NEW BERN: A killer storm that left up to 13 people dead weakened to a tropical depression on Sunday, but US authorities warned the devastation it caused - including catastrophic flooding - is far from over.
Most of the fatalities from Florence, which made landfall Friday as a Category 1 hurricane, have occurred in North Carolina, where officials confirmed eight victims.
They included three who died "due to flash flooding and swift water on roadways," the Duplin County Sheriff's Office reported.
A woman and her baby were among the first casualties when a tree fell on their house, contributing to a death toll that US media said had reached 13 - 10 in North Carolina and three in South Carolina, according to CNN.
The National Hurricane Center (NHC) downgraded Florence to a tropical depression on Sunday morning, adding that "flash flooding and major river flooding will continue over a significant portion of the Carolinas."
As of 5:00 am (local time) on Sunday, maximum sustained winds had weakened to near 35 miles (56 kilometers) per hour, the NHC said.
On Saturday, some residents tried to return home, driving through flooded highways and armed with chainsaws to clear fallen pine trees that covered the road.
North Carolina Governor Roy Cooper warned against such behavior as roads became increasingly dangerous.
"All roads in the state right now are at risk of floods," he said.
"As rivers keep rising and rain keeps falling, the flooding will spread. More and more inland counties are issuing mandatory evacuations to get people to safety quickly."
He earlier said the storm system "is unloading epic amounts of rainfall: in some places, measured in feet, not inches."
Steve Goldstein of the National Oceanic and Atmospheric Administration (NOAA) said some areas have already received two feet of rain and could expect up to 20 inches more as the system moved "slowly, nearly stationary" over eastern North Carolina.
In New Bern, a riverfront city near the North Carolina coast that saw storm surges of up to 10 feet (three meters), residents took stock of the damage after flood waters began receding and authorities rescued hundreds of stranded people.
Charles Rucker, a retired teacher, had only spent five nights in his newly-purchased house, built in 1830, when Florence struck.
"It was like a bullet train coming through the living room. Nothing I ever experienced before, I was truly scared," he told AFP.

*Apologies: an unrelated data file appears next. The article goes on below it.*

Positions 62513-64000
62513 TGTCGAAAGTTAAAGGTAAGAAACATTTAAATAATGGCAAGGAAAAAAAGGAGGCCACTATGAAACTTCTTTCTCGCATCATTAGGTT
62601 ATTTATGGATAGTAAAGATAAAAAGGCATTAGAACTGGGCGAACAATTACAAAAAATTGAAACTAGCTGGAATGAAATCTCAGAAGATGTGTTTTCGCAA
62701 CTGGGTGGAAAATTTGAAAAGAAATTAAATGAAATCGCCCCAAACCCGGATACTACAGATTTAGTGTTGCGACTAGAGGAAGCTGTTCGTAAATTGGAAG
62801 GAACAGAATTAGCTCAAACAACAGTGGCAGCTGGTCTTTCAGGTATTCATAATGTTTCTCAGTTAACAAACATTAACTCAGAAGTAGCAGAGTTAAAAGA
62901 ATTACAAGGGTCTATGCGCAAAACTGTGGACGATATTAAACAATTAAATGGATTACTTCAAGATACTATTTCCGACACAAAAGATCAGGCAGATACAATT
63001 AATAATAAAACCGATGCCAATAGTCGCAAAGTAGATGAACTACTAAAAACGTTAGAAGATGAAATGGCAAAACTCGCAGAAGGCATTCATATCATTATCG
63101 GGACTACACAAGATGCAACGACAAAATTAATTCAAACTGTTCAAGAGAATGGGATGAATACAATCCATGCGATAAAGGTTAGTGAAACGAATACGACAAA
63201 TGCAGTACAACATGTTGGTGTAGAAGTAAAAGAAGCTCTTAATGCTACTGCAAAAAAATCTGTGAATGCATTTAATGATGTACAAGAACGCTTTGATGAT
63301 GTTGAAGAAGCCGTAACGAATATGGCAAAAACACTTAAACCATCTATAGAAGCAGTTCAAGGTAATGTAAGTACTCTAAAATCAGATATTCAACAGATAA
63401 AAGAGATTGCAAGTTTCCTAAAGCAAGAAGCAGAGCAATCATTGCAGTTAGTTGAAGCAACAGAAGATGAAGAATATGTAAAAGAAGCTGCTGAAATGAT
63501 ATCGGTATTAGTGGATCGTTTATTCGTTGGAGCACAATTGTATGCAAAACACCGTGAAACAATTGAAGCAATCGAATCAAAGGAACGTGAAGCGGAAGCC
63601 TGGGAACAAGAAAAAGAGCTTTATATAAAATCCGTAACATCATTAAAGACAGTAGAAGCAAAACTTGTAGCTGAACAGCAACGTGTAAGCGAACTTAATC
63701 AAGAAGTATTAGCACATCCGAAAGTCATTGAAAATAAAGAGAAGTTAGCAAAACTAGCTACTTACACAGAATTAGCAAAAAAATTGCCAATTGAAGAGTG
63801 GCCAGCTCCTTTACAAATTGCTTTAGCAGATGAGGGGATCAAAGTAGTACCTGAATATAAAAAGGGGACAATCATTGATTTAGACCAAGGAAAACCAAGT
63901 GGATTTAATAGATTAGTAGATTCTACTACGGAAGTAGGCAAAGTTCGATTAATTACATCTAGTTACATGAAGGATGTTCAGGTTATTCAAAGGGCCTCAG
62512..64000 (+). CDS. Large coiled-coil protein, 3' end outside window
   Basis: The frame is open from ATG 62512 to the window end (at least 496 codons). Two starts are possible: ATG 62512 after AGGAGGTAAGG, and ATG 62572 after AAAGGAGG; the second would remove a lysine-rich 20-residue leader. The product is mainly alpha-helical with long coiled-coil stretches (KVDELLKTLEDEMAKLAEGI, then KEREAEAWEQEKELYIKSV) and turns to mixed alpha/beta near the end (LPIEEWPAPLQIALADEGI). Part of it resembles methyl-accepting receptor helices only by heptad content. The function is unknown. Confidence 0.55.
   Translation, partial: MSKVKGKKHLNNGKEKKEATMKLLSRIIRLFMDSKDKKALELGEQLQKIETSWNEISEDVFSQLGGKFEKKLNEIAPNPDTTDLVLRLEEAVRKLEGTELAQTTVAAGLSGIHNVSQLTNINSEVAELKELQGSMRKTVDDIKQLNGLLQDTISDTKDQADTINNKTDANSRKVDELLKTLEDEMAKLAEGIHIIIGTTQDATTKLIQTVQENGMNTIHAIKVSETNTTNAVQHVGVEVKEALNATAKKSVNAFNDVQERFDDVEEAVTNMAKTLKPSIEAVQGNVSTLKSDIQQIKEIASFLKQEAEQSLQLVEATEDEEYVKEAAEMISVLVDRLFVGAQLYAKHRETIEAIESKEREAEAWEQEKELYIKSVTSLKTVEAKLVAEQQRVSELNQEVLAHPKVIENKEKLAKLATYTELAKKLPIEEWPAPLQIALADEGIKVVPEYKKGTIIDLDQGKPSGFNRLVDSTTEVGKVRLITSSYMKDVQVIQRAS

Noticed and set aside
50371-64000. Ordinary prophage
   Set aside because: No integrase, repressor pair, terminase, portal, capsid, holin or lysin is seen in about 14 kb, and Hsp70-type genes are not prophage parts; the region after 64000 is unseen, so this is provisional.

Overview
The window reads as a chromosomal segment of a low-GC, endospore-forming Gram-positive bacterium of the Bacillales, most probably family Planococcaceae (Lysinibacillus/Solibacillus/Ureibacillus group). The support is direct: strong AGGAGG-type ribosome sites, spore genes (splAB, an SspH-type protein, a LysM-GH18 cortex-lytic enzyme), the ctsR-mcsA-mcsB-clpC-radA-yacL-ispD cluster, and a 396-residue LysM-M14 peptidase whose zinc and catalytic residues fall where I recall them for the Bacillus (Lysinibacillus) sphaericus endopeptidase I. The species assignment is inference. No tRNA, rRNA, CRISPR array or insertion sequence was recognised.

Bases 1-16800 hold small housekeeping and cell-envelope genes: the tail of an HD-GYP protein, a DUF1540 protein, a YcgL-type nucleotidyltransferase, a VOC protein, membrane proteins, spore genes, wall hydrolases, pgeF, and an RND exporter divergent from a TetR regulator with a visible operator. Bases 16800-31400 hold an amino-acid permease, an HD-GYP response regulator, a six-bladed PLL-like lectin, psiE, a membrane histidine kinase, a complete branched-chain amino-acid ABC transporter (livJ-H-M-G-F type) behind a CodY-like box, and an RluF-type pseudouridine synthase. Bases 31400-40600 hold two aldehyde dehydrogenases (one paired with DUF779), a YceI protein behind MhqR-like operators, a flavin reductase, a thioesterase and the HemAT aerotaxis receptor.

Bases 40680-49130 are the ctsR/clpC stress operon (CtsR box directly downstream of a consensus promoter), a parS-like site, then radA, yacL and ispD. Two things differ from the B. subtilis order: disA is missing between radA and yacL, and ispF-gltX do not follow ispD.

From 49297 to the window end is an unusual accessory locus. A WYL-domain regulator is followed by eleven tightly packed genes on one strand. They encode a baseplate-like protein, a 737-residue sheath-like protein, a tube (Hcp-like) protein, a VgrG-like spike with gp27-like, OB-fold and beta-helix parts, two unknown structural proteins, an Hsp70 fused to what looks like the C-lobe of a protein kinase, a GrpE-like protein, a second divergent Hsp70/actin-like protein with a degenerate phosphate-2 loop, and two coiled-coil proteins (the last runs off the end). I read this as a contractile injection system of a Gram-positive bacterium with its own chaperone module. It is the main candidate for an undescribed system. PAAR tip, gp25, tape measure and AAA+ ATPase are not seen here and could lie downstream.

"We have 4,200 damaged homes," Mayor Dana Outlaw told CNN.
The doors of many houses suffered so much wind damage they appeared to have been kicked in, while the city's beloved fiber-glass bear statues, which are sponsored by local businesses, were floating down streets.
However, authorities said 16 wild ponies on hurricane-struck Ocracoke Island, located off the North Carolina coast, were safe.
South Carolina Governor Henry McMaster on Saturday announced that a 61-year-old woman had died when her car hit a downed tree.
CNN also reported a man and a woman died in South Carolina's Horry County due to carbon monoxide poisoning.
President Donald Trump tweeted late Saturday that "five deaths have been recorded thus far," and expressed sympathy to the victims' families.
The White House said Trump would visit hurricane-hit areas next week "once it is determined his travel will not disrupt any rescue or recovery efforts."
More than 800,000 customers in North Carolina were without power and 21,000 people were being housed in 157 shelters across the state.
The military announced Saturday it was deploying nearly 200 soldiers to assist in storm response and recovery efforts, along with 100 trucks and equipment.
Besides federal and state emergency crews, rescuers were being helped by volunteers from the "Cajun Navy" - civilians equipped with light boats, canoes and air mattresses - who also turned up in Houston during Hurricane Harvey to carry out water rescues.
Hurricane Florence made landfall Friday in Wrightsville Beach, North Carolina, after stalking the coastline for days.
Tornadoes remain a threat, with the NHC saying that "a few tornadoes remain possible across North Carolina and eastern South Carolina."